If you garden, wasps are among your best friends. The common wasp is a top predator — capturing more than 4 million prey-loads, weighing 7.2lb per acre, every season. Their favourite prey is aphids, rose-killers and tormentors of every gardener’s favourite plants. (Taken from Why all civilised people should love wasps)
Wasps are not the most popular buzzy creatures out there. They have a pretty terrible reputation for ruining alfresco summer meals and some are killing honey bees, but wasps are not always annoying and they are not all villains. In fact they are actually really beneficial in gardens.
That’s all well and good isn’t it, but you still don’t want them buzzing around your food while you are trying to eat it. There are lots of ways to deal with this problem, some better or worse for the wasp and the environment. This method tries to minimise the impact on both and won’t cost you a penny. Essentially all you need to do is trap the wasps that come along while you are eating in an upturned glass and then carefully release them when you are done. It makes it easier if you put a bit of bait on the table or picnic rug for them to land on and if you are feeling kind you could even leave it in there with them. To minimise harm to the wasps make sure they are not left in direct sunlight and they are released as soon as you have finished eating,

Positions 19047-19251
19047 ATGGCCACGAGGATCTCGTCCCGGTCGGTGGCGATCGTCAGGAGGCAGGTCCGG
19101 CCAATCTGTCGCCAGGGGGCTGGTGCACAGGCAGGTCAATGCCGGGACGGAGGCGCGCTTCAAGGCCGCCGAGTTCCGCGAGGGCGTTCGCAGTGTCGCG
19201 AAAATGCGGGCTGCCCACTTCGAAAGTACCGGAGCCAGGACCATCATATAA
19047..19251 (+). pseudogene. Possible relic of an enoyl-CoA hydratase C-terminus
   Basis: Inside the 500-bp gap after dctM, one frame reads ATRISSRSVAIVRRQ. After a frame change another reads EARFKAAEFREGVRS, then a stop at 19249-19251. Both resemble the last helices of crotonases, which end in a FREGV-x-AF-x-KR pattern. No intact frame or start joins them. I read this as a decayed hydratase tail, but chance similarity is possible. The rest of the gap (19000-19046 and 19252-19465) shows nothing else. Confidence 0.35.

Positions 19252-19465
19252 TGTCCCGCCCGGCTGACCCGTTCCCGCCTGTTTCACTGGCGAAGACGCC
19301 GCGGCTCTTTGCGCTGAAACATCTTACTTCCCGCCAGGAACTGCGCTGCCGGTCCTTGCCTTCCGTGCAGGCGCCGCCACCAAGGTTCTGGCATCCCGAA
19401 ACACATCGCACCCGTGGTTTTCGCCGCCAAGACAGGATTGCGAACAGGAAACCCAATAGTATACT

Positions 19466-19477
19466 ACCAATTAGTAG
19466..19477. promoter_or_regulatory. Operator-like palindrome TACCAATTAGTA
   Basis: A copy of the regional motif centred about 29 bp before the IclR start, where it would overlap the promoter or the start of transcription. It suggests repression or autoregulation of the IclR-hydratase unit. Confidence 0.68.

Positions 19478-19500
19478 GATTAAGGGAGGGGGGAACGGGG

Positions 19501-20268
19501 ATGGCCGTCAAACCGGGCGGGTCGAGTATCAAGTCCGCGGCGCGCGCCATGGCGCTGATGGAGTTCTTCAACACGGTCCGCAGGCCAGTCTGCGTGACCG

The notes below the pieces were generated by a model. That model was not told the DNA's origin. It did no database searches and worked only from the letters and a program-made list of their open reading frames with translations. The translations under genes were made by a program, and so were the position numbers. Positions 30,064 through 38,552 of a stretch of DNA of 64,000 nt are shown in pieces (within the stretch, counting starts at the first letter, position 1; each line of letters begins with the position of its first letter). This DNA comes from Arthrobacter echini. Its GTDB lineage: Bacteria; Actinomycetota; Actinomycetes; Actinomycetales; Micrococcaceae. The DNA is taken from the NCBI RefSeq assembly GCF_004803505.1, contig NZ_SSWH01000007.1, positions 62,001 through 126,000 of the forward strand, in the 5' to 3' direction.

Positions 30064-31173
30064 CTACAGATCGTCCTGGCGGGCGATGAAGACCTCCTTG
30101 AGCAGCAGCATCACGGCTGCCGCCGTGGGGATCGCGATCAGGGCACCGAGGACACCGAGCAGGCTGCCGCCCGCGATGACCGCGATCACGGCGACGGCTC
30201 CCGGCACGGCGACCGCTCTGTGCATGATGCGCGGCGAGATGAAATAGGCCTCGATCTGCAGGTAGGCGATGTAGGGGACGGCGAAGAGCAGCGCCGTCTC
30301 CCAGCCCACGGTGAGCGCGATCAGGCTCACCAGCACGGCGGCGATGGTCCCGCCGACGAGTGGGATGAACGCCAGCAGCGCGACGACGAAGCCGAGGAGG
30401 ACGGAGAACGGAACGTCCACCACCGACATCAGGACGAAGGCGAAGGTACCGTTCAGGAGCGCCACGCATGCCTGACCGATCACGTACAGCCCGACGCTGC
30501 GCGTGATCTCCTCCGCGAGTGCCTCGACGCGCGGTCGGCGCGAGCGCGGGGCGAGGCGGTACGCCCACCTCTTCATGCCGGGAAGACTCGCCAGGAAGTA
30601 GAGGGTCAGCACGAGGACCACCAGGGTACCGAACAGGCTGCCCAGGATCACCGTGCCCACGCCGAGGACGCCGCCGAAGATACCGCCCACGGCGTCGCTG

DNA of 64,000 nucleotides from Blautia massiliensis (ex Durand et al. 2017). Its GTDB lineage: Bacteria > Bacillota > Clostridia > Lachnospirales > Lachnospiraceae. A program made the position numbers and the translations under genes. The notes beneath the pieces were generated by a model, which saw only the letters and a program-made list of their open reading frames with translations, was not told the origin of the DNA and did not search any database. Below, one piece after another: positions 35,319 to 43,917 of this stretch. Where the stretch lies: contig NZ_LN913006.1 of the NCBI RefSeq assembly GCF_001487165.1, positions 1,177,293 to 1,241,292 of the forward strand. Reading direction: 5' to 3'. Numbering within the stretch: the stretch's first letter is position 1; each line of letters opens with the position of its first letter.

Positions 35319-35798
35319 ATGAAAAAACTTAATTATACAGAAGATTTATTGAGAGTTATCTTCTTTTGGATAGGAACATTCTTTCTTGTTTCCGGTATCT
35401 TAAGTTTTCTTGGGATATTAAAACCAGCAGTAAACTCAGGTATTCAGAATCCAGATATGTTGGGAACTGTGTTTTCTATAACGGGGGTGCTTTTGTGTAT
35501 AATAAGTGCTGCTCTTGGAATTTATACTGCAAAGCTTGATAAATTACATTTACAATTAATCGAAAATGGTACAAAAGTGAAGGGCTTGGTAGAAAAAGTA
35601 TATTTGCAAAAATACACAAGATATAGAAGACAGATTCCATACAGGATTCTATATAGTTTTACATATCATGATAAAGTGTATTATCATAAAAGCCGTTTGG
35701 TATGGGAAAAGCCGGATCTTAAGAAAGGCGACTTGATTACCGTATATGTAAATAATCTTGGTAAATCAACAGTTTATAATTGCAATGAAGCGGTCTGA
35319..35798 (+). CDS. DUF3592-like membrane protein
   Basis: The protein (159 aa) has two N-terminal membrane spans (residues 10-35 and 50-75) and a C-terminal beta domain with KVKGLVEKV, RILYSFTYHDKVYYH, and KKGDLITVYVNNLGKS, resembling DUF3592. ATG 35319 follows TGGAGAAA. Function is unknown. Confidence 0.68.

We did this last summer and instead of feeling annoyed by the wasps or retreating inside, wasp catching, observing and then releasing became a fun activity that my kids got pretty good at!